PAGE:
It seems that there’s nothing that gets talked about more in blogs than the art of blogging. What to say, how to say it, how to get ideas on writing a blog entry, editing a blog, creating a blog, finding a blog’s purpose and, the list goes on and on. It seems as though bloggers can spend more time in figuring out how to blog than in actual blogging.
But, what then, is a blog really?
When I first started into the idea of blogging, I had to question what the difference was between a blog, a diary and a journal.
A blog appears to be defined as a Web Log or a web sourced journal.
A diary, is thought of as a teenaged or tween form of keeping track of what happened during their days but, still thought of as a form of journalling.
A journal is considered a way of keeping thoughts, quotes, ideas, personal stories or anything else that the writer wishes to keep for the future.
“A journal is a tool for self-discovery, an aid to concentration, a mirror for the soul, a place to generate and capture ideas, a safety valve for the emotions, a training ground for the writer, and a good friend and confident.”
I recently cleared off a book shelf and found some old journals that I’d kept. Taking a cup of tea out into the back patio during the beautiful almost summer like weather we’ve been having, I started to read through them. Much to my chagrin and shock, I realized that my so-called journals were really nothing more than rant books. They were akin to demonic possessed diaries that laid bare my rather nasty feelings towards any number of people in my life during those times.
If one has ever seen the movie, Bridget Jones’ Diary, one can relate to the horrors of someone possibly finding these vicious diatribes somewhere down the road and gasping in horror at what it was that I was really thinking at that time. The entries certainly don’t paint me as a loving, caring person nor, as 3 dimensional. The fact that I really never wrote in those books unless I was hurt, angry and bitter over something or another, didn’t help matters any. I never wrote about the good feelings or my happier days. Those stayed unwritten. Afterall, they were to be enjoyed and never needed writing down but, sadly, the less than wonderful was not only there in black and white but, brutally written from the gut during those moments of pure anger, hurt and bitterness.
When I looked back at it all now, of course, it’s all ancient history and I couldn’t help but wonder why I’d written all of this down and kept it. It’s not like any of it was doing anyone, especially me, any good to have it hanging around where someone could one day have read it. At those points in time, they were simply raw emotions doing the writing as I attempted to vent some of the venom I felt coursing through my veins. They were anger and hurt transformed into words but, nothing more. So, why did I feel the need to keep them back then? Why not just write it out, rip it up and get rid of it? Why keep it so that others might eventually stumble upon them?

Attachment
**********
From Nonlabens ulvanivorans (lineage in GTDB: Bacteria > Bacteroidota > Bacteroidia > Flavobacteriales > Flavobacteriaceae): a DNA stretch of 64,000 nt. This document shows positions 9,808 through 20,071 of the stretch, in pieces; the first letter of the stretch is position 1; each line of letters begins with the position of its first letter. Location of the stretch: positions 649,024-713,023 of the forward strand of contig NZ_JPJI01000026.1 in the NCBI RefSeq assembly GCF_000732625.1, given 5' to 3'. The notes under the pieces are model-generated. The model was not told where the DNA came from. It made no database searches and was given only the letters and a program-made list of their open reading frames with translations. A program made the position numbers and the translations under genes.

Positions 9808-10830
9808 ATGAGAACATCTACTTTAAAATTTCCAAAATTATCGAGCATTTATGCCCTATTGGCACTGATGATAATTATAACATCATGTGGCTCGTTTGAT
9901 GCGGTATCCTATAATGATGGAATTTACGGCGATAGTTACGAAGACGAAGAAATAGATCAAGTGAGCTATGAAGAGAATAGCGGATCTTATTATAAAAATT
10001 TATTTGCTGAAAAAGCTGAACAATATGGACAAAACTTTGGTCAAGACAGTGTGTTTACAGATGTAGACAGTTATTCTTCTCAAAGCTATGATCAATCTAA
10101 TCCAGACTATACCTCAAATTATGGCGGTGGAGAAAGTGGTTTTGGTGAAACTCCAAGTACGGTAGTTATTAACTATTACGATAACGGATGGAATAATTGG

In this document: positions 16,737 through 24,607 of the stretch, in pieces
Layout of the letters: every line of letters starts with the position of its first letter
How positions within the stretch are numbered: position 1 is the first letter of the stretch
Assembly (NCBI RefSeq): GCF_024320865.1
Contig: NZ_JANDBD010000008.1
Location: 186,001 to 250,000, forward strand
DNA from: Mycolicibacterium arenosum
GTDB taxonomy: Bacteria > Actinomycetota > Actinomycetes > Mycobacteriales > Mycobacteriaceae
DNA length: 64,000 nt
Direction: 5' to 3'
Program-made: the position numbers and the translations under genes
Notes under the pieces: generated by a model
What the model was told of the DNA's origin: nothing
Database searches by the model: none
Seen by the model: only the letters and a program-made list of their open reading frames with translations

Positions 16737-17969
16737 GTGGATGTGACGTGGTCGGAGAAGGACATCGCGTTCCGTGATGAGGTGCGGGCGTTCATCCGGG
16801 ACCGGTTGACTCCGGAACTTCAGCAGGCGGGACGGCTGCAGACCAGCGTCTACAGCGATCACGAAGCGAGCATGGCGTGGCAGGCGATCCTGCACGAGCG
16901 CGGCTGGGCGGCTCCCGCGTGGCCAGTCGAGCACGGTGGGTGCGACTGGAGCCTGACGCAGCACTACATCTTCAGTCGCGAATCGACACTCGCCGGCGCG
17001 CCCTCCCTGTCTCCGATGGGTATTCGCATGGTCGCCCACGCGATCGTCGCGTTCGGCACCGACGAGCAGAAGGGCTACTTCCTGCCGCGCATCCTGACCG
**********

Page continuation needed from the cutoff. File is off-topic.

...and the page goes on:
While blogging, it’s crossed my mind that most of us who blog, feel that we have something to share with others that may be of interest to someone else other than ourselves. Could it be that deep down inside of us, we are Journal Exhibitionists? Are we simply writing web based journals for all to see? Is anything that we have to say, really that awe inspiring that we think it’s even worthy of anyone else reading what we have to say?
Personally, I think that blogging, journaling and diary writing is a form of art. We may present our pieces as abstracts, fine art or simply expressions of ourselves. What we write about may not be anyone’s cup of tea or it may be everyone’s. We never know until we’ve written it and let others read it. However, one thing is for sure. We want others to read what we’re thinking or we wouldn’t be writing it on the world-wide web.
So, I’ve burned my old temper tantrum files, tossed the keys to the old diaries and here I am, with the rest of the bloggers, now writing out in the open for all to read, minus the temper tantrums, for the most part.
There are, of course, times when I will use a simple scrap of paper to write and vent out my anger but, I now destroy it shortly afterwards with a short, self-created ceremony where I release that negativity into either ashes with a match or the large and powerful shredder that sits under my desk.
Either that, or I write it out in a computerized diary (times have advanced), under password protection, instead of those flimsy key-locks that take the snip of a pair of cutting pliers to break the words free to be read.
May no one ever figure out my password.